I've written before about China's great leap forward into the world of capitalism and global markets. What will happen over the next 20 years and what it will mean for the people of China, and the rest of us, is surely one of the big development questions of our generation.
Or, more accurately, it is several of the biggest development questions of this day and age bundled together. One of the most important being what the current wave of economic development will mean for China's poor.
At present, China's economic growth appears to be a rising tide that is lifting most ships. But it is certainly also a tide that is lifting those at the top much higher than those at the bottom. Similarly, while it's true that sweatshops are probably a better alternative than grinding rural poverty, in the absence of independent trade unions and a free media, it's also true that the manufacturing boom isn't doing as much as it could for the country's workers. And the conditions that it is taking place under are most definitely unjust.
At its very worst this injustice is, quite literally, slavery. Here's Li Datong in OpenDemocracy:
Another shocking news story broke in China in June 2007. It was discovered that in Hongtong county, Shanxi province, people kidnapped from rural areas were being forced to work as slaves in a brick kiln. Horrifying television footage showed them after their chance rescue - they were filthy and emaciated, with their clothes in tatters and blank expressions on their faces. It was impossible not to think of the images of holocaust survivors rescued from concentration camps at the end of the Second World War.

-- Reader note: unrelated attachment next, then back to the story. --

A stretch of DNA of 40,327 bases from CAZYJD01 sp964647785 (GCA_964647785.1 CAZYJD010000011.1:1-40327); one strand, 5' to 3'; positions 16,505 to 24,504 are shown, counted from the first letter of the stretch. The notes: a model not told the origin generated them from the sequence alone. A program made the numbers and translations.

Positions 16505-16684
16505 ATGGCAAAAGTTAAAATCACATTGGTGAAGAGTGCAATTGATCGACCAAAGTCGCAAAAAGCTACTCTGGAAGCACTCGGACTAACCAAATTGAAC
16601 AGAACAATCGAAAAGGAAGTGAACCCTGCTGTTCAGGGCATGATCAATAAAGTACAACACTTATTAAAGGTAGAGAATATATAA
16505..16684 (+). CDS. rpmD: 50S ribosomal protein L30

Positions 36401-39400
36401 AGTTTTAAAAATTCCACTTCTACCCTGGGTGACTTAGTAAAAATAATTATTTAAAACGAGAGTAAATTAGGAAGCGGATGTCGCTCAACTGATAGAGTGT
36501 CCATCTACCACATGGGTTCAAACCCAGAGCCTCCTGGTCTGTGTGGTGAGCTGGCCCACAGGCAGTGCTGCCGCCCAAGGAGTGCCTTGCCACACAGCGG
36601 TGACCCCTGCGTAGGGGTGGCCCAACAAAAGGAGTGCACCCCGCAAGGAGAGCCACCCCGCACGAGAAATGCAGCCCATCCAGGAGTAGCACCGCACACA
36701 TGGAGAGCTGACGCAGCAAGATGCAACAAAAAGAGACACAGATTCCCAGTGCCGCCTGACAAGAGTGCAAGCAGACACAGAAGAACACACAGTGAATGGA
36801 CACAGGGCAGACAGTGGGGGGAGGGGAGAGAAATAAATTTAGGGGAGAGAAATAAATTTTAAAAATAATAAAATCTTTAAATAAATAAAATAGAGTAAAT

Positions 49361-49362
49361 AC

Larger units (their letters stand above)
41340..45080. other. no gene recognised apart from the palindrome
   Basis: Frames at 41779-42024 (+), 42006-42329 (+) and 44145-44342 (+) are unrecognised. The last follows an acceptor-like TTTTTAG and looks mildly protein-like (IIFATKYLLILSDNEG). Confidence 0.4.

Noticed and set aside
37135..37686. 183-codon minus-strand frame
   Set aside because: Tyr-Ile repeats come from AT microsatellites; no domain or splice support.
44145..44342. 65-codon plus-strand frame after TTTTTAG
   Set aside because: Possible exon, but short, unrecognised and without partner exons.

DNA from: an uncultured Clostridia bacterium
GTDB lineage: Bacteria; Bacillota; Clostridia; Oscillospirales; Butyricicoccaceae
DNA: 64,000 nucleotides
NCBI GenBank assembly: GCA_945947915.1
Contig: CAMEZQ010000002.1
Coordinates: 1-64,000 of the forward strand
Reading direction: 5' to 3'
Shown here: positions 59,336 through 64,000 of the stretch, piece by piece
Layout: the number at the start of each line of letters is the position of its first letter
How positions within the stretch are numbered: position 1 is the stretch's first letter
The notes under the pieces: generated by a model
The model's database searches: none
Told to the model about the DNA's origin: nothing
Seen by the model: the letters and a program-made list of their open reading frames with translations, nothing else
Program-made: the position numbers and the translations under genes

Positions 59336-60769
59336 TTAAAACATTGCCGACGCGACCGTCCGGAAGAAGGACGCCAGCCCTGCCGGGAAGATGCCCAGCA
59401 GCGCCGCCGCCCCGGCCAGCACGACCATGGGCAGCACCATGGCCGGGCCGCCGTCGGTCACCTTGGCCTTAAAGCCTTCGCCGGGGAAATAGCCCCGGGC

Similar scenes occurred over the following days. After an instruction from "senior leaders in the central government" an inspection team was sent to the area. It was only at this point that local officials seemed to wake up and stir into action, beginning with a large scale investigation and rescue operation. By 22 June, several hundred "slave workers" had been rescued. Of the 3,347 Shanxi brick kilns investigated, 2,036 were operating without the proper licenses or tax registration. A total of 53,036 people were being illegally employed. The investigation uncovered cases of people being kidnapped, of restriction of personal freedom, of forced labour, use of child labour, and abuse and even murder of workers.
While we are on the subject of labour rights in China, the recent skirmish over the draft 'labour contract law' is an interesting example of the political economy of globalisation. When the Chinese government finally appeared to be taking action to provide workers with some basic protection who should spring up to oppose them? Why, western business interests, of course.
Perhaps more surprising, and definitely more inspiring, was the countervailing force that sprung up. Once again, Li Datong:
On the morning of 24 April 2006, the managers of over twenty American companies were invited by AmCham Shanghai to attend a seminar to attack the labour-contract law, with the threat of withdrawing investment. The opposition to this law by multinational firms caught the attention of the US media, and on 13 October the New York Times ran a front-page story with the headline: "China Drafts Law to Empower Unions and End Labour Abuse".
...The reaction to the article in the New York Times surpassed any Chinese expectations: American union organisations publicly began to support the Chinese law and leftwing members of Congress wrote a letter to President Bush on 31 October stating: "We would like to declare our opposition towards the actions of American companies, which are attempting to thwart the drafting of the new Chinese labour contract law that will give workers more rights".